Can a dog really sense diabetes?
I realize it's a popular contention that some dogs are able to detect low blood sugar by smelling something about a person and signal when that person is about to have a diabetic episode of some sort. I'm well aware that dogs have very good senses of smell. Nevertheless, this strikes me as somewhere between "improbable" and "dubious," because the change in someone's breath or sweat caused by low blood sugar seems as though it would be similar to all sorts of other ordinary, non-diabetic bodily fluctuations that occur throughout the course of a day.
It also strikes me as improbable that someone's own pet who happens to be an adorable and lovable dog would just happen to possess this ability. And they way the animal is supposed to signal the onset of a diabetic attack is usually to lick and kiss the human, which is similar to how the animal would behave if it were requesting food or treats or attention the way an ordinary household pet would.
But if there's some actual evidence of this out there, my mind could be changed. Show me the evidence, change my mind!
One additional item that dog's sense is a dying person and a dead person. If it's at all possible the dog should be allowed to sniff their dead owner. Otherwise, the dog may not know his/her owner is dead.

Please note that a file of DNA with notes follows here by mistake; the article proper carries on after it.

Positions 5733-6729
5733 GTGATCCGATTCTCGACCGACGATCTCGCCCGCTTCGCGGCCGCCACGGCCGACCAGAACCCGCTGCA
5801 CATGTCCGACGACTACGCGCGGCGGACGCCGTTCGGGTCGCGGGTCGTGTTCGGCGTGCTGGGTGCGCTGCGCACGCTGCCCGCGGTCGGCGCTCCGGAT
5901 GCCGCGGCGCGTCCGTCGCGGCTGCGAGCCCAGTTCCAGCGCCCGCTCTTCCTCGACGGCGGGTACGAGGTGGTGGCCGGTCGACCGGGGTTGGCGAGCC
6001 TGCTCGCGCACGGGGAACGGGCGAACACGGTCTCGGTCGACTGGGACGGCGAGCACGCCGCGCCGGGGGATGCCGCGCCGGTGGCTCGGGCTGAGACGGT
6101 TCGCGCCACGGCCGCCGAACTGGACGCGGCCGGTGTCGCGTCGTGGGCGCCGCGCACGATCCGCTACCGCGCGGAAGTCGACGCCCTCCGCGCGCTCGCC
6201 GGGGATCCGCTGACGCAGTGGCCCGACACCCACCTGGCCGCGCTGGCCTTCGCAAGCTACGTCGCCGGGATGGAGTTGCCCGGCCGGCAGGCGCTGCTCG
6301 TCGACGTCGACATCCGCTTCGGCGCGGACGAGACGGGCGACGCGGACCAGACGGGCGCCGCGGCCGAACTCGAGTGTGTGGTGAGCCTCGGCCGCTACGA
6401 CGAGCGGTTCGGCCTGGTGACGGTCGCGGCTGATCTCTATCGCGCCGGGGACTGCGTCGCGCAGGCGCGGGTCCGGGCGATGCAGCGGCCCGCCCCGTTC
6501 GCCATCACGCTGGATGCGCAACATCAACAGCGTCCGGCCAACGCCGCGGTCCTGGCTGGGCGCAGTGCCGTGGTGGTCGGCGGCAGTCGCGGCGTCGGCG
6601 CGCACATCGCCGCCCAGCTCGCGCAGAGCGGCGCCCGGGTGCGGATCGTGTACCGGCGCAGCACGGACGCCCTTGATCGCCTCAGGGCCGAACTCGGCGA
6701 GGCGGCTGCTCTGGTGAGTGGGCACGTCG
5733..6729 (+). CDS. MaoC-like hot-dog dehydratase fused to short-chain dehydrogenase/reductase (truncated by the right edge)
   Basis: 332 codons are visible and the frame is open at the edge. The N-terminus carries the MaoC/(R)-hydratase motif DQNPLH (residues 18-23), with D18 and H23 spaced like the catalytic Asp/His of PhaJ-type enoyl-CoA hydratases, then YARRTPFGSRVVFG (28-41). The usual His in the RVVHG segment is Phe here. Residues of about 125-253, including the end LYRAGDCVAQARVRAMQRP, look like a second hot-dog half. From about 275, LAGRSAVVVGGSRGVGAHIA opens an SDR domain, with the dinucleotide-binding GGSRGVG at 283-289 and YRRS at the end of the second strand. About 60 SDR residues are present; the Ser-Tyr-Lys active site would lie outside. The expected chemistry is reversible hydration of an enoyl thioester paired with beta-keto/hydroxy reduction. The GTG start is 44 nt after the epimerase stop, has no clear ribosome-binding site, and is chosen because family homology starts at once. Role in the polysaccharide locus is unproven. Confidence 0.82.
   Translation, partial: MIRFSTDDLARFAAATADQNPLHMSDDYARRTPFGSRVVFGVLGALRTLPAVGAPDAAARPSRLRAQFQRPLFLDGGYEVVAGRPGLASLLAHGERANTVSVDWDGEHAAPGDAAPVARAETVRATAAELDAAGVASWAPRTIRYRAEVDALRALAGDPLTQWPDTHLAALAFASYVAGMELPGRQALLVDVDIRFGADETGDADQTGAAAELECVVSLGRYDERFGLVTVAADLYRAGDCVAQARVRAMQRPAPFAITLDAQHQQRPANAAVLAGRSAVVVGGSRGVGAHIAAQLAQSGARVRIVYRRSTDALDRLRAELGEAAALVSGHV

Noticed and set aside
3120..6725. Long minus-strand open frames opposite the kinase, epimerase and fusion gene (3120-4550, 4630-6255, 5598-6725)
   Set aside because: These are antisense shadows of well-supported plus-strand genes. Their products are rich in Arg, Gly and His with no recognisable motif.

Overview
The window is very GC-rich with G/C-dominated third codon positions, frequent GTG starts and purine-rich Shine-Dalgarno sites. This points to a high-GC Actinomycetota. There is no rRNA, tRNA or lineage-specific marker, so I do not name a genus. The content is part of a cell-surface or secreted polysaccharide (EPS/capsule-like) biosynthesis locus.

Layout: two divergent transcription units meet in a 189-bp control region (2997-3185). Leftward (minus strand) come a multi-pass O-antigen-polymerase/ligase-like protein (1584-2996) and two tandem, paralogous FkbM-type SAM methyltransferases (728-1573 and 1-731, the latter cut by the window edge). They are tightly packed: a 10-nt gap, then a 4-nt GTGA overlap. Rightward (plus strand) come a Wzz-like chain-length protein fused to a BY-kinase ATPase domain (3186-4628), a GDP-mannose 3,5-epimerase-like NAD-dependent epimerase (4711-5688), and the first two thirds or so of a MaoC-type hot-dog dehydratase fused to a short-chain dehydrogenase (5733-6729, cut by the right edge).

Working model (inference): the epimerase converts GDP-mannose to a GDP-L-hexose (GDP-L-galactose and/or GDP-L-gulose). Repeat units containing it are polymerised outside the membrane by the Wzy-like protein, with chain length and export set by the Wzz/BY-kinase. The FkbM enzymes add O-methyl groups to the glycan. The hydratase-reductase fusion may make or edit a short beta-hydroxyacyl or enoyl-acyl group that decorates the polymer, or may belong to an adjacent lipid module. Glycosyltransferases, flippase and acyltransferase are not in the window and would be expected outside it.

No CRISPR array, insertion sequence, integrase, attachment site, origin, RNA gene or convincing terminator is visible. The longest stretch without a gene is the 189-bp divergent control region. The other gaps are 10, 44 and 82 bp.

Trained tracker/rescue dogs often get depressed if they find too many bodies in a short period. These dogs sometimes need to be removed from search and rescue operations to give them time to recollect themselves.
I was a caregiver and I got a client who had diabetes. To my surprise she had a poodle, it was her personal dog that was by her side that could detect her drop in sugar level. This dog was specifically trained for this. I believe any dog can be trained to recognize and detect a certain disease or any inbalance in a persons body. I had a mixed dog 3 yrs ago he was nothing special never trained for anything except to do tricks for treats. He would lay on my lap and want me to pet him. For 6 months he constantly smelled my one breast. I ignored this thinking it was food he was smelling. It wasn't food, I finally got a mammogram and I had a large lump inside. He passed away after I got better, he too had cancer. So you see I do believe these dogs have way more to offer us than you can every imagine.
There are people selling these dogs to kids with t1. Pretty sure they can be trained. Just not exactly sure how they train them to do it. They are also super expensive. It was 60 to 80 grand for a fully trained one. Way to pricey for my ability to pay. Considered trying to teach my dog at one point.
I'm a type 1 diabetic. When I was first diagnosed, more so first found out about a preexisting ailment, I had a lot of dizzy spells and I would pass out. My dog would always hover around around me and lick my face until I came to. I never understood the validity of his actions until I did some research. Turns out, I guess they do have a sense for that, at least to some extent.
Um..use google search and you'll find pages of documentation.
Not only dogs can detect physical problems and seizures, but many other pets as well, including parakeets, who fly into their owner's faces and try to get them to lie down, minutes before they have a seizure.
While low blood sugar is a problem, isn't sugar that is too high the bigger problem?